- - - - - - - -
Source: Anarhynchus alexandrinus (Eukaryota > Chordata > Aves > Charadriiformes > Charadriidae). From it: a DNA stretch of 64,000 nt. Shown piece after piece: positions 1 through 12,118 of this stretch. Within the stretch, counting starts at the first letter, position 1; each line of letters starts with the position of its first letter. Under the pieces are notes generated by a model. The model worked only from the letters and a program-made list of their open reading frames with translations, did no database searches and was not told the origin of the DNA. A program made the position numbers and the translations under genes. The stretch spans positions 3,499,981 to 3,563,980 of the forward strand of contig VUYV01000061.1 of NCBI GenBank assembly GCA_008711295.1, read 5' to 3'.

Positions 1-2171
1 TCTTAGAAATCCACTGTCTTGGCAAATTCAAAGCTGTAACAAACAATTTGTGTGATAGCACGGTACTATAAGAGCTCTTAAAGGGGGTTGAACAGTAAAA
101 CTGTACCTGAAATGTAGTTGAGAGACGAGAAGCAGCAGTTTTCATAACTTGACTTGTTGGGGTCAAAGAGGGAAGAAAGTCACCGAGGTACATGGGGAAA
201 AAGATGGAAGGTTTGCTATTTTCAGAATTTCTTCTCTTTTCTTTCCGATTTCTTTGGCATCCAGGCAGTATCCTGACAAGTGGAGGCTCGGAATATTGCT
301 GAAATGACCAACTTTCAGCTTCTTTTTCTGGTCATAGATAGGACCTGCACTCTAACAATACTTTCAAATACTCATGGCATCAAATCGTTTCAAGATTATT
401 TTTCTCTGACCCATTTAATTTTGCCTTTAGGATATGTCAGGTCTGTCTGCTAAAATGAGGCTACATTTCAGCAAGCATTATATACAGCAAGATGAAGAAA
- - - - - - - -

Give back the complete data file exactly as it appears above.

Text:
Source: Anarhynchus alexandrinus (Eukaryota > Chordata > Aves > Charadriiformes > Charadriidae). From it: a DNA stretch of 64,000 nt. Shown piece after piece: positions 1 through 12,118 of this stretch. Within the stretch, counting starts at the first letter, position 1; each line of letters starts with the position of its first letter. Under the pieces are notes generated by a model. The model worked only from the letters and a program-made list of their open reading frames with translations, did no database searches and was not told the origin of the DNA. A program made the position numbers and the translations under genes. The stretch spans positions 3,499,981 to 3,563,980 of the forward strand of contig VUYV01000061.1 of NCBI GenBank assembly GCA_008711295.1, read 5' to 3'.

Positions 1-2171
1 TCTTAGAAATCCACTGTCTTGGCAAATTCAAAGCTGTAACAAACAATTTGTGTGATAGCACGGTACTATAAGAGCTCTTAAAGGGGGTTGAACAGTAAAA
101 CTGTACCTGAAATGTAGTTGAGAGACGAGAAGCAGCAGTTTTCATAACTTGACTTGTTGGGGTCAAAGAGGGAAGAAAGTCACCGAGGTACATGGGGAAA
201 AAGATGGAAGGTTTGCTATTTTCAGAATTTCTTCTCTTTTCTTTCCGATTTCTTTGGCATCCAGGCAGTATCCTGACAAGTGGAGGCTCGGAATATTGCT
301 GAAATGACCAACTTTCAGCTTCTTTTTCTGGTCATAGATAGGACCTGCACTCTAACAATACTTTCAAATACTCATGGCATCAAATCGTTTCAAGATTATT
401 TTTCTCTGACCCATTTAATTTTGCCTTTAGGATATGTCAGGTCTGTCTGCTAAAATGAGGCTACATTTCAGCAAGCATTATATACAGCAAGATGAAGAAA